Now don’t get me wrong: I strongly believe that mobility has a value. I write this having just fanged up and down the northern motorway taking some visiting Australian guests to Tawharanui. But it’s not the only thing I value. Indeed, tonight I will take them to Fort Street for dinner at Ima’s.

I accept that what constitutes “optimal conditions” will change depending on the context, and that in some contexts mobility has a very high value. What I can’t fathom is why the transport/traffic profession have developed such simple and inflexible performance indicators to guide their work.

I’m going to say this right now: Level of service tells you *nothing* about what people value. Why? Because it’s measured independently of the costs associated with being able to move freely. We could, for example, enjoy great LOS if we bulldozed the entire city and replaced it all with twenty-lane motorways connecting to vast carparks, with the occasional office building or house dotted amongst the seas of asphalt. But I think it’s obvious that would be a really, really bad outcome for almost everything else that we value.

From an economic perspective, congestion in cities can be seen as a good thing. It’s an indicator that lots of people are using the city in lots of different ways – going to work, travelling to see friends or family, going shopping, visiting sports games or art museums etc. Congestion has costs, of course, but eliminating it entirely would be even more costly.

The difference between Traffic Engineers and Planners

We often deride traffic engineers for the road dominant nature of Auckland. Sometimes this can be a bit unfair as we know not all engineers are bad and the term is often be a bit of a catch all phrase for those involved in the road design process. So when I refer to traffic engineers I’m referring perhaps more to the people and processes that sees the focus on movement and storage of vehicles over a public realm that focuses on people, the type that an urban planner might try to deliver. This post from Greater Greater Washington highlights these opposing ideas perfectly. A freeway was closed along a section of the Anacostia River in Washington DC after a new and updated freeway bridge was built over the river and the old freeway bridge turned into a local road.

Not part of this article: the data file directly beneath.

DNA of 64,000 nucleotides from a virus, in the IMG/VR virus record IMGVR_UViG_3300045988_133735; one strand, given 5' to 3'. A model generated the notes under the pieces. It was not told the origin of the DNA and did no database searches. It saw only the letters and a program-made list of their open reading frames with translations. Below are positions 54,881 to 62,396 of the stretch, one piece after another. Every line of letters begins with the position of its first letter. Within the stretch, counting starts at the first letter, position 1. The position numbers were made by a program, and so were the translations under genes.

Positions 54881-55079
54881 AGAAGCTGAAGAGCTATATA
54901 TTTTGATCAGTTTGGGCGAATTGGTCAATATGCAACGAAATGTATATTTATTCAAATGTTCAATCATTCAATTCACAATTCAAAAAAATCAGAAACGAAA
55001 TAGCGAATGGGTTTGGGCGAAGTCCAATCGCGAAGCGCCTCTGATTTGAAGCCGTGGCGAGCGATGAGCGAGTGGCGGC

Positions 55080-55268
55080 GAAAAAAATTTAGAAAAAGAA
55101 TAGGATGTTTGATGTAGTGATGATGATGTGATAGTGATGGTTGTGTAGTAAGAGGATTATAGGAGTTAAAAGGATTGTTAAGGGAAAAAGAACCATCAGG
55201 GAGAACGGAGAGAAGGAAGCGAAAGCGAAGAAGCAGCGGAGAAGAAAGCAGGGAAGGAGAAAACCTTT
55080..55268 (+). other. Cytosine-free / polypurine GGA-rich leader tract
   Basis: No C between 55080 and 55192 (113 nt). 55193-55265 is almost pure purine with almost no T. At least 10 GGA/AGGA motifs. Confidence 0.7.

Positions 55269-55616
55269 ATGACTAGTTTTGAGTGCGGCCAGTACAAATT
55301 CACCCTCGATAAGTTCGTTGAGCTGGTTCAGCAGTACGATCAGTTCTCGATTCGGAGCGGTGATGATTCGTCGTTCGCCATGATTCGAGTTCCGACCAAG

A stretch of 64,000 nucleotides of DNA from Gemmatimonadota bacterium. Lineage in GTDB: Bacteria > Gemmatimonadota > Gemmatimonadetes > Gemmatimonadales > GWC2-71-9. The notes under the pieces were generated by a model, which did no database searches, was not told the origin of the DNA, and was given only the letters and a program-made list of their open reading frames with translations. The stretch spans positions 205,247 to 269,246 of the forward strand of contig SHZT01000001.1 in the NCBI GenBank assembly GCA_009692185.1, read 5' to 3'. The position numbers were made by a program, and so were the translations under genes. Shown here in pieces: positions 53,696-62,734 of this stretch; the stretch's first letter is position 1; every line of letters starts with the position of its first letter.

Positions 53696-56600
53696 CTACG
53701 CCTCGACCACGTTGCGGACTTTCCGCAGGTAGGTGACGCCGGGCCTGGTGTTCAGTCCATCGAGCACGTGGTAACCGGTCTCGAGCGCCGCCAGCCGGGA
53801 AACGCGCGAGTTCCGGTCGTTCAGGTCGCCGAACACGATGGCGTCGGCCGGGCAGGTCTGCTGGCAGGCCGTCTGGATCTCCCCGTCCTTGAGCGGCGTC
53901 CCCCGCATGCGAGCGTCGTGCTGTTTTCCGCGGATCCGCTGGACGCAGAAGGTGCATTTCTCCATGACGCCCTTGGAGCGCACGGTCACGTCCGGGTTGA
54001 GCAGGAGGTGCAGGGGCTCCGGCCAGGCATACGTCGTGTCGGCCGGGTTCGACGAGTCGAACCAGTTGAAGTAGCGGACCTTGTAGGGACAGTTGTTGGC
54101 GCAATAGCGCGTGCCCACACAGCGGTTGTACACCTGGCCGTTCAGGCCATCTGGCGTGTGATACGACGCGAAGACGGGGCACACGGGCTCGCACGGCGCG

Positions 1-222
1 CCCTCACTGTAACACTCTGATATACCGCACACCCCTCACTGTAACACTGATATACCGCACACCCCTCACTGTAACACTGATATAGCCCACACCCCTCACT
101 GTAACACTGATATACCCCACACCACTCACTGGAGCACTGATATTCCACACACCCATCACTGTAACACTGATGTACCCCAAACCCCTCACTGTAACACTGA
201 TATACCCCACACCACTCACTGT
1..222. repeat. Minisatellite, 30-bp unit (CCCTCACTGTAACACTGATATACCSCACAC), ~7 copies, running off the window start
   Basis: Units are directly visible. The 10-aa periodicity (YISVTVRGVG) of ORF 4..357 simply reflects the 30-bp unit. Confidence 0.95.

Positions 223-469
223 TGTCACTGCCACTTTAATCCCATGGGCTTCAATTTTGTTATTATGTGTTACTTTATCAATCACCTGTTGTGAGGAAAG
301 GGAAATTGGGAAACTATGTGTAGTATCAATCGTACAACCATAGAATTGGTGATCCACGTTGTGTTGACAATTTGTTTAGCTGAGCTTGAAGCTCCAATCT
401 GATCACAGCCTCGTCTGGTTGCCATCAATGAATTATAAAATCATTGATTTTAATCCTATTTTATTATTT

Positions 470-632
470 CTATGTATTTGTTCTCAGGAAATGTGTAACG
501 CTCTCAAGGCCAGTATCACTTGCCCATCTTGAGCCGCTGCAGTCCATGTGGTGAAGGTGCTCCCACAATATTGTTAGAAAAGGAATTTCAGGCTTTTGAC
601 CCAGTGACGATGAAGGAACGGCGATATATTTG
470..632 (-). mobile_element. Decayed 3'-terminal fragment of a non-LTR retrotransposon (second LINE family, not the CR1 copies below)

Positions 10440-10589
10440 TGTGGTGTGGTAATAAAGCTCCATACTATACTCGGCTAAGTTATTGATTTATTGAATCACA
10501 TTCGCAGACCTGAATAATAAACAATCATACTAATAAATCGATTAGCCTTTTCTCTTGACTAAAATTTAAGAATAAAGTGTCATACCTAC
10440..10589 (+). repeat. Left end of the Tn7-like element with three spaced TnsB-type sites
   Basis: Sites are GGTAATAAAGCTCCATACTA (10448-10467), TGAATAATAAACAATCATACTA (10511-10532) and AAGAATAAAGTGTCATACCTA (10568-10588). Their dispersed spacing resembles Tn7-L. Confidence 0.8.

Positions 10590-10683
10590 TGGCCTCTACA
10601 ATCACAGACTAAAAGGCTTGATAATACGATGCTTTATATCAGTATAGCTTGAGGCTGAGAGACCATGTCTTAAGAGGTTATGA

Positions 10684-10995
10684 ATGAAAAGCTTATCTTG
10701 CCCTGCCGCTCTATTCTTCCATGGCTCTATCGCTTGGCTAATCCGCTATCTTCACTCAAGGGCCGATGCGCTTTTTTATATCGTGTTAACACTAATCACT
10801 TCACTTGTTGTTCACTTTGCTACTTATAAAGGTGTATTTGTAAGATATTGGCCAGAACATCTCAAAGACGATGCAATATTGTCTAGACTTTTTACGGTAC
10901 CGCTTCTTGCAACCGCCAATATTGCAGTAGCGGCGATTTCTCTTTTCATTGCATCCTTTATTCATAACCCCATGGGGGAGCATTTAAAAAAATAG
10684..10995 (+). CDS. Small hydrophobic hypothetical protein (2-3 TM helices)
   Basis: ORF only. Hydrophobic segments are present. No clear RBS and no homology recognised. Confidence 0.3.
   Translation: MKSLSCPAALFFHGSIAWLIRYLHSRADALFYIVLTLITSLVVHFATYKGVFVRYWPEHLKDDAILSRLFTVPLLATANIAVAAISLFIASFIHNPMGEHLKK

DDOT then conducted a 2014 study of options to replace the freeway segment. The study devised xis options, but all of them basically looked like near-freeways. While pedestrians and cyclists could cross to access the waterfront, and cars could turn on and off to nearby streets in some options, all of the options turned a huge expanse of pavement and empty grass into other huge expanses of pavement and empty grass, sometimes also with tour bus parking.

DDOT’s options still primarily focused around moving cars fast, and would all have created big empty spaces that would not create any actual sense of place and would be, at best, unpleasant to cross on foot.

Washington Freeway replacement Option 2

So basically a road and a few cycle lanes surrounded by likely a lot of not very useful green space (the option above even included underground parking under the road for almost the entire length). The other options were all variations of the same theme and this is exactly the same type of thing we would see here in Auckland – and are seeing with proposals to upgrade local roads e.g. Lincoln Rd.

Residents, led by Advisory Neighborhood Commissioner Brian Flahaven, were not happy with the narrowness of DDOT’s analysis. Instead, at Councilmember Tommy Wells’ urging, the Office of Planning stepped in to do a more open-minded study of how to use the space.

OP’s options still look at four-lane boulevards and even four-lane parkways, but with much more appealing designs like a big park next to and partly on top of the road:

These are just some of the options they came up with and include various versions of parks, and development options.

Washington Freeway replacement Planner options

What’s worth noting is that the planners options contained just as many traffic lanes as the traffic engineers options did due to the transport engineers making it a requirement. The post questions the need for it to be four lanes but what is clear is that there are some quite different thinking going on between those just responsible for the movement of vehicles and those who also consider people and the city as a whole.

In Auckland if we could get more of the latter and less of the former then we could end up with a fantastic city that still allows for a wide range of movement even for those that want to drive.